New technique could speed up protein-specific diagnostic testing performed by the nation’s clinical pathology laboratories
There is a growing role for mass spectrometry in clinical laboratory testing. However, the pace of adoption will depend on further technology enhancements, in tandem with new clinical applications yet to emerge from research laboratories.
One such innovation was announced by researchers at the Department of Energy’s Pacific Northwest National Laboratory (PNNL). They developed a new technique that uses mass spec to identify protein biomarkers associated with cancer and other diseases. In the PNNL news release, researchers called the technique PRISM. The acronym stands for Proteomics Research Information System and Management. This e-briefing is based on the PNNL news release.
Mass Spec versus Antibody-based Clinical Assays
The PNNL research team compared their technique to the standard antibody-based ELISA in tests of blood samples from cancer patients. Results showed that mass spec performed as accurately as ELISA.
The new technology could speed up development of protein-specific diagnostic tests and treatment. This is because ELISA testing requires an antibody, which takes time to produce. “[I]t often takes a year and a half to develop antibodies as tools,” explained PNNL bioanalytical chemist, Wei-Jun Qian, Ph.D., lead author on the study.
As pathologists and medical laboratory scientists know, it takes time for a person to produce an antibody in response to an infection or malignancy. Thus, use of an antibody-based test during the time before the patient’s system has produced the antibody could result in a false negative. This was the case with antibody-based HIV testing in the late 1980s. It took six months for the antibody to show up in an HIV-infected person.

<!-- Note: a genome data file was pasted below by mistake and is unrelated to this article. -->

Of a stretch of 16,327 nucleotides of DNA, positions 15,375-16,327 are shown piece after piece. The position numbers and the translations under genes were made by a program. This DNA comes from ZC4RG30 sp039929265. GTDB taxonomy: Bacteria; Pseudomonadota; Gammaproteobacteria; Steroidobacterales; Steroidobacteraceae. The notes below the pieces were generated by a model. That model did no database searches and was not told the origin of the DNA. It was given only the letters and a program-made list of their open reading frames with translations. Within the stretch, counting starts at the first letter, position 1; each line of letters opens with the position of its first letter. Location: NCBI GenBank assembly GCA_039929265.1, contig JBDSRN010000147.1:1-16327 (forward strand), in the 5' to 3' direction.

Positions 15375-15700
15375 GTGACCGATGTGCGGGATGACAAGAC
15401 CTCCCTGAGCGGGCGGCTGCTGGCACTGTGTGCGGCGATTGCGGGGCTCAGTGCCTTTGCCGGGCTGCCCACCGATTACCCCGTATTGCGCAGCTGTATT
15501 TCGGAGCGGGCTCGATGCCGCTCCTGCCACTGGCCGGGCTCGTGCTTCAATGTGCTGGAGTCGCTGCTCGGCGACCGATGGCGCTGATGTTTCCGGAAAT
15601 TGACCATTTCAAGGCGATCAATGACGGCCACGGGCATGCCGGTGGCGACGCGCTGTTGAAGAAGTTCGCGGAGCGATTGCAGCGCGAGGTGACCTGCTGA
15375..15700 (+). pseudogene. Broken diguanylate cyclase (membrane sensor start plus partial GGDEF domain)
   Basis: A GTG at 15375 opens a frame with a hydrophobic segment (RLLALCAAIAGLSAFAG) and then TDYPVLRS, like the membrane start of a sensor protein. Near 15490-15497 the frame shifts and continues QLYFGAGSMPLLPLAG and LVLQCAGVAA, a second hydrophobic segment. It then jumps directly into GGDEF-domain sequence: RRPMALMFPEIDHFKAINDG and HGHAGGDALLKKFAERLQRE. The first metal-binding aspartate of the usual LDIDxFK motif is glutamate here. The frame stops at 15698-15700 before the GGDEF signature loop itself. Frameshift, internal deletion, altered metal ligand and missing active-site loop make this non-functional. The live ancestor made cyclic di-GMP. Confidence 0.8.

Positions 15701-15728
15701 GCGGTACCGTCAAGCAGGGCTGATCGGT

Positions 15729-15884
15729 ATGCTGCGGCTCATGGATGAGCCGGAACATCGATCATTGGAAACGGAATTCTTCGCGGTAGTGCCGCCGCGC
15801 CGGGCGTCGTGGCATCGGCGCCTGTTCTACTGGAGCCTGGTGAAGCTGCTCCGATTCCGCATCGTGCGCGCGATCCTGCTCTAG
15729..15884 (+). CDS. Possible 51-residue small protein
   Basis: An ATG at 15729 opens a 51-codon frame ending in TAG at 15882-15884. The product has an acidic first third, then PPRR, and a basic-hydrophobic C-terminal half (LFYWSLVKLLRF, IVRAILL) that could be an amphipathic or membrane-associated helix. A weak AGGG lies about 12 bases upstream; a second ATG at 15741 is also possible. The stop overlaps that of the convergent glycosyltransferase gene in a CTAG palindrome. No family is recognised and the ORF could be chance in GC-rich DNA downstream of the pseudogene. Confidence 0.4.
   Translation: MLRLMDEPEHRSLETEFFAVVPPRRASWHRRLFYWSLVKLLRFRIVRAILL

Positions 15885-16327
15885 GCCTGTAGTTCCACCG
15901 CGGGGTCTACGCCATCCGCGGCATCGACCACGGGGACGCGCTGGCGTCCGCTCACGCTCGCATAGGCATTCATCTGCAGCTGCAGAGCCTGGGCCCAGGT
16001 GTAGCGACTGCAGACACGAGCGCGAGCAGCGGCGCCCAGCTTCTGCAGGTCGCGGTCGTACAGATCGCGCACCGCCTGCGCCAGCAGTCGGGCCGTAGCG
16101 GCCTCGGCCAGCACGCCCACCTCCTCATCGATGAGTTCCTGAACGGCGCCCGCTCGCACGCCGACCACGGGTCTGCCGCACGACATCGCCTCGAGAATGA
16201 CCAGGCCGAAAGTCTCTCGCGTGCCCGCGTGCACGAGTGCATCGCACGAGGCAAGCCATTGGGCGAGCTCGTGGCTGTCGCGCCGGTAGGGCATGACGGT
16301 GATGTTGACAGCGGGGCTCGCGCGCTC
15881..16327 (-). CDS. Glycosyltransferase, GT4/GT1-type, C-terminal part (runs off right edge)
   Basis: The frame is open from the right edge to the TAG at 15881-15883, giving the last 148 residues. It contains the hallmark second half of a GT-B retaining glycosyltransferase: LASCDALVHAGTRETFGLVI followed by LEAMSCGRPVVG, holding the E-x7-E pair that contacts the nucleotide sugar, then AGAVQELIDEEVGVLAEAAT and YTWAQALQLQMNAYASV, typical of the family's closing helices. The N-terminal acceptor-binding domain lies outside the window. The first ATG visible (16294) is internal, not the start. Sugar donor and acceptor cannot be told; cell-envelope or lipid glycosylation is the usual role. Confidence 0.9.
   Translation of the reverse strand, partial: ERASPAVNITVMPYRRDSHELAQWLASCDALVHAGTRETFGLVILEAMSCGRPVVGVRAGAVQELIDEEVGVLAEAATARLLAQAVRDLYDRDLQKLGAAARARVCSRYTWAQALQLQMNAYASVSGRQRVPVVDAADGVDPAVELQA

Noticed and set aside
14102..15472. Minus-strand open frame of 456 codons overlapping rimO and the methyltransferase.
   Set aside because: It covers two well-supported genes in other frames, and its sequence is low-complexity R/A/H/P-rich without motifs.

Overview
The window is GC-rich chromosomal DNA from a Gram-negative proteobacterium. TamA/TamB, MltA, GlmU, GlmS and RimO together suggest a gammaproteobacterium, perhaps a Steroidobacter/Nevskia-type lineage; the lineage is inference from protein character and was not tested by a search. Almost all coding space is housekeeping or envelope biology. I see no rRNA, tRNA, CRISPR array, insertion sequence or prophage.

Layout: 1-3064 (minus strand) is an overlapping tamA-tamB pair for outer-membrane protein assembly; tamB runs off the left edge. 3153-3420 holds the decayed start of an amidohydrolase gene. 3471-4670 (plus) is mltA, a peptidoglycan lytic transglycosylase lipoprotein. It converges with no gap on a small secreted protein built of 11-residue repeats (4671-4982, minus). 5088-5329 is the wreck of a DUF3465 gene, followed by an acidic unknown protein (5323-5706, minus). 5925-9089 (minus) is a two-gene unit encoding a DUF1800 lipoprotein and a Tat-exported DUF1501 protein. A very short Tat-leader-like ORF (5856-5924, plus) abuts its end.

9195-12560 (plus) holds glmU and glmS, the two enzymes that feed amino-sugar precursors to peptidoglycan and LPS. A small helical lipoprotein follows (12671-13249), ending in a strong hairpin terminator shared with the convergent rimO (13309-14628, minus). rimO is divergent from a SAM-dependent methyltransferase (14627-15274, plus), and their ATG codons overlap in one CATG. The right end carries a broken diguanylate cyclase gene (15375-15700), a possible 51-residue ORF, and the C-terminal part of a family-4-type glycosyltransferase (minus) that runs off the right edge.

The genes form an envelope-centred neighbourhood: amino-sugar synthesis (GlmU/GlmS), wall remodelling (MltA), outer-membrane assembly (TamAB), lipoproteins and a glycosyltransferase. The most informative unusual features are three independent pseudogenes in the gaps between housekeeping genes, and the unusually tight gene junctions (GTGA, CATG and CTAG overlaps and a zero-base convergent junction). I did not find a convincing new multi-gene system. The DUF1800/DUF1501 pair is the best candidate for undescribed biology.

Both approaches to testing have drawbacks. Conventional mass spec lacks ELISA’s sensitivity to detect rare proteins that exist in very low concentrations, noted Quian. The requirement of an antibody for ELISA testing makes this method expensive, as well as time-consuming. “Antibody development is one of the bottlenecks for new biomarker studies in disease and systems biology research,’ Qian noted. Another issue in antibody-based assays is the possibility of cross-reactivity, or unintended binding.
The PNNL researchers found a way to quantify biomarkers without using an antibody. Instead, they used high performance liquid chromatography (HPLC) to synthesize proteins that they added to the specimen. After sending the specimen through the mass spec instrument, they were able to easily detect the synthesized proteins. The synthesized proteins also indicated the presence of the targeted biomarker.
To prove PRISM’s effectiveness in finding rare proteins, the researchers added prostate specific antigen (PSA) to samples from females. Only males produce PSA. They found they could measure PSA with the same sensitivity typical of ELISA testing. Further, the PRISM test performed at roughly 100 times the sensitivity level of conventional mass spec.
“This is a breakthrough in sensitivity without using antibodies,” declared Qian.
Mass Spec Outperforms ELISA in PSA Tests
In subsequent comparison tests using samples from male cancer patients, PRISM measured three times more PSA than the ELISA assay. The findings suggested that ELISA testing fails to measure all of the forms of the biomarker. Qian explained that this is likely because antibodies do not recognize all the variations of the protein. PRISM, on the other hand, measured the total amount of protein.
Researchers believe that mass spec-based tests could address the existing drawbacks of antibody-based testing. These drawbacks include higher cost, long antibody production times, and cross-reactivity issues.
There is another sign of the growing interest in the use of mass spectrometry for clinical laboratory testing purposes. It is the growth in membership for the trade association known as Mass Spectrometry: Applications to the Clinical Lab (MSACL). As well, attendance at MSACLS’s annual meeting has skyrocketed in recent years. These are additional signs of that the use of mass spec for clinical laboratory testing is growing.
—Pamela Scherer McLeod